ConocoPhillips and Tyson in Strategic Alliance for Renewable Diesel from Animal Fat
16 April 2007
ConocoPhillips and Tyson Foods Inc. have formed a strategic alliance to produce renewable diesel from the refinery-based processing of waste animal fat. The companies expect to begin production later this year, and ramp up through spring 2009 to generate as much as 175 million gallons of the renewable fuel per year.
The refinery-based process uses a proprietary thermal depolymerization technology, and processes animal fats with hydrocarbon feedstocks to produce a high-quality diesel fuel that is chemically equivalent to petroleum-derived diesel, and meets all federal standards for ultra low-sulfur diesel. The product is not biodiesel—i.e., fatty acid methyl ester—but a second-generation renewable diesel similar to NExBTL or H-Bio.
The addition of animal fat also improves the fuel’s ignition properties, while the processing step improves its storage stability and handling characteristics.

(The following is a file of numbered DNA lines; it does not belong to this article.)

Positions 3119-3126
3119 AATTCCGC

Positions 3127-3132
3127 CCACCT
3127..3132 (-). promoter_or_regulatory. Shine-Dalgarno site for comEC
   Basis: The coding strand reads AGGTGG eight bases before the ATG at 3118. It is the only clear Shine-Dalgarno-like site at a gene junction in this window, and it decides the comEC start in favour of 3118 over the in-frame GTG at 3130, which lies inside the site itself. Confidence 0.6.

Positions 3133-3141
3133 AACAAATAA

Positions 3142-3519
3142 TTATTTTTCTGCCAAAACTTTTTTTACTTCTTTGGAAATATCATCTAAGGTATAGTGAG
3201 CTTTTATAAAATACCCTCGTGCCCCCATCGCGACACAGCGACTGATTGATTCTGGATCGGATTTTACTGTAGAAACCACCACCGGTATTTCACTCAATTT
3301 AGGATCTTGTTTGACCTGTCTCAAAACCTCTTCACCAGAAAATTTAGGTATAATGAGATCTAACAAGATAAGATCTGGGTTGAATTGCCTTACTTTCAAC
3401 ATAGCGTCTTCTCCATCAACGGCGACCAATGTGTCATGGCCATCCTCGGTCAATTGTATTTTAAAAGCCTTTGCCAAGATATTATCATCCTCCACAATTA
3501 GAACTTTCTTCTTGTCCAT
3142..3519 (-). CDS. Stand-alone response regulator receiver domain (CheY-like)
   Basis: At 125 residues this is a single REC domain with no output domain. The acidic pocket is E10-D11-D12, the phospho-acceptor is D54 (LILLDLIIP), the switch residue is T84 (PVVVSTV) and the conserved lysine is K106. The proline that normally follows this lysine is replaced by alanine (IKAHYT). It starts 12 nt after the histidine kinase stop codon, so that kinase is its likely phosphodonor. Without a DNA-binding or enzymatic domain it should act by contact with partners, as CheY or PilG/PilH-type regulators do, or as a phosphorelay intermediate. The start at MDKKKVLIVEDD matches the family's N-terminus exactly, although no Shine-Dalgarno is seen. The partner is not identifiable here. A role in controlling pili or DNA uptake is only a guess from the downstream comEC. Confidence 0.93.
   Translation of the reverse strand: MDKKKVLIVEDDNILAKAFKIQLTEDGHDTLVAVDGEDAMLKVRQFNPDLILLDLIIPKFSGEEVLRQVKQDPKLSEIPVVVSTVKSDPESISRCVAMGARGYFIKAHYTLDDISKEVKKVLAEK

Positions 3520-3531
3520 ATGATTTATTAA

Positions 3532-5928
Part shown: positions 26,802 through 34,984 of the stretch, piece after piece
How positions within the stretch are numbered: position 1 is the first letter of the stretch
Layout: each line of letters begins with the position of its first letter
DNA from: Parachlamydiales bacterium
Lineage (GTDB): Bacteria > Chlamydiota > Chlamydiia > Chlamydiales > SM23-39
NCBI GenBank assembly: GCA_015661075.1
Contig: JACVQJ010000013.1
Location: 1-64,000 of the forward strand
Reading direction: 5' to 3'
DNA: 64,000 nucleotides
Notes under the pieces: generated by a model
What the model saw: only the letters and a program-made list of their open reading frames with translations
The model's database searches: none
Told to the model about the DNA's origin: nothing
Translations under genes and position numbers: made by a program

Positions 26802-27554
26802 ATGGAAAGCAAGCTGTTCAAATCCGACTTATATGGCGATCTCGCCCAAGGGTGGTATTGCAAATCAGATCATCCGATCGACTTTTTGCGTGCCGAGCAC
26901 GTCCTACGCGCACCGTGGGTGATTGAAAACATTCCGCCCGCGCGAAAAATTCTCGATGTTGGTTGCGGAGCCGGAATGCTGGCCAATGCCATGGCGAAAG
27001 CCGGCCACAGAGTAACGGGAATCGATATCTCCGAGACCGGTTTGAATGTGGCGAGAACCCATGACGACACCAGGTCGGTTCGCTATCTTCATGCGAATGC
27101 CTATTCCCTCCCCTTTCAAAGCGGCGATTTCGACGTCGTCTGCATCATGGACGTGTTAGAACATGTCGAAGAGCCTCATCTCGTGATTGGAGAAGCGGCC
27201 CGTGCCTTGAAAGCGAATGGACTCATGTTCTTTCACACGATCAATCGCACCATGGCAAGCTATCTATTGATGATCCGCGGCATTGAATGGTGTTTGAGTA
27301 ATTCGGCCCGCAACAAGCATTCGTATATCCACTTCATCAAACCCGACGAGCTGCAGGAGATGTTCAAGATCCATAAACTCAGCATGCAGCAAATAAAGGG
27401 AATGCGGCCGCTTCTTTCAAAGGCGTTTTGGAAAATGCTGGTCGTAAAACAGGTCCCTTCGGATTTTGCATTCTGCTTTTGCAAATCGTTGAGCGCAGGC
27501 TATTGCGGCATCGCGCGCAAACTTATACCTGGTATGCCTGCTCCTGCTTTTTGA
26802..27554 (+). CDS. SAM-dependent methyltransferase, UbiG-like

ConocoPhillips, the third-largest US oil company, said it will begin spending to prepare several refineries to process the fuel. Tyson, the world’s largest chicken, beef and pork processor, said it will make capital improvements this summer at some of its rendering plants so it can start pre-processing animal fat.
ConocoPhillips developed the process, and tested it in its Whitegate refinery in Cork, Ireland, in 2006. (Earlier post.) Tyson and ConocoPhillips have successfully tested the process of converting animal fat into renewable diesel.
Tyson said it has access to about 2.3 billion pounds per year of animal fat—the equivalent 20,000 barrels a day of feedstock.
ConocoPhillips last week announced it will establish an eight-year, $22.5 million research program at Iowa State University dedicated to developing technologies that produce biorenewable fuels. Robert C. Brown, the Iowa Farm Bureau Director of Iowa State’s Office of Biorenewables Programs, said ConocoPhillips is especially interested in converting biomass to fuel through fast pyrolysis. The resulting bio-oil can be used as a heating oil or can be converted into transportation fuel at petroleum refineries. (Earlier post.)
ConocoPhillips - Tyson Renewable Diesel Fact Sheet
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